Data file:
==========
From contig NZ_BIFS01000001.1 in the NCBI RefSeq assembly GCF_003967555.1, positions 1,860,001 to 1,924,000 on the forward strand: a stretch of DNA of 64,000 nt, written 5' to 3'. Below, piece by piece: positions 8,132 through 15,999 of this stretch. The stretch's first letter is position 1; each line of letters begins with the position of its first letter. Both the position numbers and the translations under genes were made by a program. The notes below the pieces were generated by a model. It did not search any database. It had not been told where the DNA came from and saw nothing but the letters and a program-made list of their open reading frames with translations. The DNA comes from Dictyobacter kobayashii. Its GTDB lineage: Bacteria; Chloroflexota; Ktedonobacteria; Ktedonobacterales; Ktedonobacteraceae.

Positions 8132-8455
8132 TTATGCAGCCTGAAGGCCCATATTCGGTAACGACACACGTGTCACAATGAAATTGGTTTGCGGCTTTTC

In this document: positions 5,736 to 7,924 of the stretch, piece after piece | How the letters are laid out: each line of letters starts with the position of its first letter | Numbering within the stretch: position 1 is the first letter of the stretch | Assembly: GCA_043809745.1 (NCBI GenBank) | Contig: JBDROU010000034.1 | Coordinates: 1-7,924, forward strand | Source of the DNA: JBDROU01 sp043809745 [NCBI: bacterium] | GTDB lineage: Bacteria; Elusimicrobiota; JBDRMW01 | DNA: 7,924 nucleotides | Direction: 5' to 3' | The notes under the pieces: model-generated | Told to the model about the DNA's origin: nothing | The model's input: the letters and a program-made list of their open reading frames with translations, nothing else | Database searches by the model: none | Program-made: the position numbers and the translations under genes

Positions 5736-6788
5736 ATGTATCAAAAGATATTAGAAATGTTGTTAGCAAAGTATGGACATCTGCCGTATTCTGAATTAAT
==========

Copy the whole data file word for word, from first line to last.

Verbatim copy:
From contig NZ_BIFS01000001.1 in the NCBI RefSeq assembly GCF_003967555.1, positions 1,860,001 to 1,924,000 on the forward strand: a stretch of DNA of 64,000 nt, written 5' to 3'. Below, piece by piece: positions 8,132 through 15,999 of this stretch. The stretch's first letter is position 1; each line of letters begins with the position of its first letter. Both the position numbers and the translations under genes were made by a program. The notes below the pieces were generated by a model. It did not search any database. It had not been told where the DNA came from and saw nothing but the letters and a program-made list of their open reading frames with translations. The DNA comes from Dictyobacter kobayashii. Its GTDB lineage: Bacteria; Chloroflexota; Ktedonobacteria; Ktedonobacterales; Ktedonobacteraceae.

Positions 8132-8455
8132 TTATGCAGCCTGAAGGCCCATATTCGGTAACGACACACGTGTCACAATGAAATTGGTTTGCGGCTTTTC

In this document: positions 5,736 to 7,924 of the stretch, piece after piece | How the letters are laid out: each line of letters starts with the position of its first letter | Numbering within the stretch: position 1 is the first letter of the stretch | Assembly: GCA_043809745.1 (NCBI GenBank) | Contig: JBDROU010000034.1 | Coordinates: 1-7,924, forward strand | Source of the DNA: JBDROU01 sp043809745 [NCBI: bacterium] | GTDB lineage: Bacteria; Elusimicrobiota; JBDRMW01 | DNA: 7,924 nucleotides | Direction: 5' to 3' | The notes under the pieces: model-generated | Told to the model about the DNA's origin: nothing | The model's input: the letters and a program-made list of their open reading frames with translations, nothing else | Database searches by the model: none | Program-made: the position numbers and the translations under genes

Positions 5736-6788
5736 ATGTATCAAAAGATATTAGAAATGTTGTTAGCAAAGTATGGACATCTGCCGTATTCTGAATTAAT